Strange Horizons is entirely run by unpaid volunteers, and we're often looking for additional pairs of hands. At the moment we are looking for
If you think you can help out, get in touch! Contact details are included at the end of each description.
We strongly encourage members of underrepresented communities to apply.
Strange Horizons is looking for people with experience in accessibility to keep our site as reader-friendly as possible.
You will be part of the webmaster team, so familiarity with WordPress as a content management system is a must.
Please let us know how your skills intersect with the following list when you apply.
- Experience with disability access in website and/or instructional design
- Perception and understanding in tagging material for content warnings
- Experience maintaining and operating WordPress
- Familiarity with HTML
Responsibilities and time commitment
A major responsibility will be making sure that issues are checked for content warnings on a weekly basis. There will be a longer-term goal of going through our archives and tagging stories and essays for content, as well.
As a part of the webmaster team, you would work in tech support as needed, especially in making the site user-friendly.
Time commitment will vary, depending on the number of accessibility specialists we get, but plan on about 2-5 hours per week.
How to apply
If you are interested in applying, please email firstname.lastname@example.org with the subject line, "ACCESSIBILITY APPLICANT: [YOUR NAME]", and a brief overview of your experience (plus any questions) in the body of the email.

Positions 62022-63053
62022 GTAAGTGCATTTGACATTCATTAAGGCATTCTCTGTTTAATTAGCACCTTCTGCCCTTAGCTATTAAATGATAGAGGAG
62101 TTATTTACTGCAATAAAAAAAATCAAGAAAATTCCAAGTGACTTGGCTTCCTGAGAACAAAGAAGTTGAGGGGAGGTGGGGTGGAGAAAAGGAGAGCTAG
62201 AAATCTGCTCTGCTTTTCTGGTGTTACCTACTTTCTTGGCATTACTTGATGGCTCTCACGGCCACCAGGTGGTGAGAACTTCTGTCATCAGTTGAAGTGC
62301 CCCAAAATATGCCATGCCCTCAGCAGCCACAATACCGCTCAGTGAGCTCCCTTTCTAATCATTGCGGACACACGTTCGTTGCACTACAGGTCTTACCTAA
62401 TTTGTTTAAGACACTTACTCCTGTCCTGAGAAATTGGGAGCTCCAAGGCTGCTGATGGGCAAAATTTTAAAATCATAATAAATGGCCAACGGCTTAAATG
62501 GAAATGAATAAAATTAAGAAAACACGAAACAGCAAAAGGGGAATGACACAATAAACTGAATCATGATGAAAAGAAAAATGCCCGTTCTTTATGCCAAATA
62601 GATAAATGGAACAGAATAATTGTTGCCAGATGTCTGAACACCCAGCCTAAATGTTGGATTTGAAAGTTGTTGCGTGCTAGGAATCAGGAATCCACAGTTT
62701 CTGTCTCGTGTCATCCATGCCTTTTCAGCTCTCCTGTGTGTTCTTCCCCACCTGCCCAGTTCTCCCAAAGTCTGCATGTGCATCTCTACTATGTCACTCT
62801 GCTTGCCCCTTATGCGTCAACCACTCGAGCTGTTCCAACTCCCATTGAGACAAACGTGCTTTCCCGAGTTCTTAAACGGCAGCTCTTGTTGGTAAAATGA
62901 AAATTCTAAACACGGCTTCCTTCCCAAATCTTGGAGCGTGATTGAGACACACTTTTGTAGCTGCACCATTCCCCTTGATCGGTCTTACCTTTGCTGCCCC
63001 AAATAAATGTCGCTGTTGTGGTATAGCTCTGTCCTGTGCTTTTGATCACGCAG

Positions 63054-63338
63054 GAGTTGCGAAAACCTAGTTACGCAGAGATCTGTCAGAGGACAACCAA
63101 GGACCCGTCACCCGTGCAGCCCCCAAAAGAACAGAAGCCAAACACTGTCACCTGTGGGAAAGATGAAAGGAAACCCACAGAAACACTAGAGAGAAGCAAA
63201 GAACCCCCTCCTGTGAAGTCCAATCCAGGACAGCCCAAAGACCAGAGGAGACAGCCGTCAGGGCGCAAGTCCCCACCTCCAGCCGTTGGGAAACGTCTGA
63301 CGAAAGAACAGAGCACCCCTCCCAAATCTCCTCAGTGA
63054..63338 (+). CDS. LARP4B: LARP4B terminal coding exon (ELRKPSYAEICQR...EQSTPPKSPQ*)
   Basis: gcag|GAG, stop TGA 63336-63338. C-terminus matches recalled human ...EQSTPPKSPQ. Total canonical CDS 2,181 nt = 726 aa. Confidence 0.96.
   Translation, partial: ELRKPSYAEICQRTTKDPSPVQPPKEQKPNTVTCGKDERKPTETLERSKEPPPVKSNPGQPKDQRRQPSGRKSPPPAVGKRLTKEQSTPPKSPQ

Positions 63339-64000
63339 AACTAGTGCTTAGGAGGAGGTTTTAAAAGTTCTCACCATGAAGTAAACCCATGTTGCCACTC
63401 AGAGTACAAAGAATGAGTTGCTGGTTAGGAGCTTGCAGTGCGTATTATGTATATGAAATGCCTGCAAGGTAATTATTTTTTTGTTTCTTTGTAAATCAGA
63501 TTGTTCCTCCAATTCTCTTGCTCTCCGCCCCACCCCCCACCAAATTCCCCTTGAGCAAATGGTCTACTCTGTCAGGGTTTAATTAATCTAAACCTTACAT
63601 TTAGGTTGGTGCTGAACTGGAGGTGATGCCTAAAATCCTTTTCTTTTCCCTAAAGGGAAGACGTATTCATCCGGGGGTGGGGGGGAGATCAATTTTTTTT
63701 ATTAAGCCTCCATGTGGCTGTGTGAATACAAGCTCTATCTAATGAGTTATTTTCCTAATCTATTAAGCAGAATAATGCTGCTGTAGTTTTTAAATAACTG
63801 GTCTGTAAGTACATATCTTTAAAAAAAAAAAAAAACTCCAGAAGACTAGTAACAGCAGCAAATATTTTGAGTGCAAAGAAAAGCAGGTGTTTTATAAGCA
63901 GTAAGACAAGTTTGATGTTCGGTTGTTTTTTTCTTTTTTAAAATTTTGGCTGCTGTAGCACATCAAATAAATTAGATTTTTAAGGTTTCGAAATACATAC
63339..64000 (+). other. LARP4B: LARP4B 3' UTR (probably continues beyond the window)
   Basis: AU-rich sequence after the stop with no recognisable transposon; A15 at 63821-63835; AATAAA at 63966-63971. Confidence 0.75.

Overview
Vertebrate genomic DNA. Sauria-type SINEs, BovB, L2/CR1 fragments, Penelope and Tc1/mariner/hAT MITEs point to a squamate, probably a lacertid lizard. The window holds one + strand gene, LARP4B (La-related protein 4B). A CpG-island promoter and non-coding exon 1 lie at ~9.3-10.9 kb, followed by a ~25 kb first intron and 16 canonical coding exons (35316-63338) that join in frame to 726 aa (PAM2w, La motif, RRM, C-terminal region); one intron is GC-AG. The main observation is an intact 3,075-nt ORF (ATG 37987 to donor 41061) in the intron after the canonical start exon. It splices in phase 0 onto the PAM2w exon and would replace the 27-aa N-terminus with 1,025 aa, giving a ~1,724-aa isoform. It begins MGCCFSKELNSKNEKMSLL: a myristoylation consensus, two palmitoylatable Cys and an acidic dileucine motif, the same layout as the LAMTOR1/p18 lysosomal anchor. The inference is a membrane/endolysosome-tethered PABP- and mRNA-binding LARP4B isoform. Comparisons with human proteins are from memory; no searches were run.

Strange Horizons is looking for additional webmasters to join our staff, to work on specific ongoing projects, to improve the magazine, and share responsibility for day-to-day site maintenance.
Applicants should be comfortable and experienced with WordPress as a content management system, including experience troubleshooting theme and plugin compatibility and code problems.
We are aiming to cover the following skills within the webmaster team—please let us know which you can offer when you apply.
- Experience maintaining and operating WordPress as a content management system
- Proficiency with HTML, CSS, and PHP
- Proficiency with UNIX-like command lines
- Experience in a help-desk-like environment
Responsibilities and time commitment
Responsibilities will fall into two areas—day-to-day site management and larger non-urgent projects—and will be coordinated via a rota. Timelines for any projects a webmaster may take on will be agreed on a case-by-case basis. Note that during our annual fund drive month (usually August or September) time commitments may be higher than average.
Day-to-day management may include tasks such as:
- Helping to post a new issue's content (formatting material, uploading images)
- Updating other magazine pages (e.g. corrections or changes to guidelines or staff pages)
- Managing comment spam
- Maintaining staff mailing lists
- Fixing urgent bugs
Individual projects will be non-urgent tasks that will improve the website, with timelines dependent on your availability. Examples of potential projects could include:
- Identifying and implementing an improved mailing list solution for internal and external magazine traffic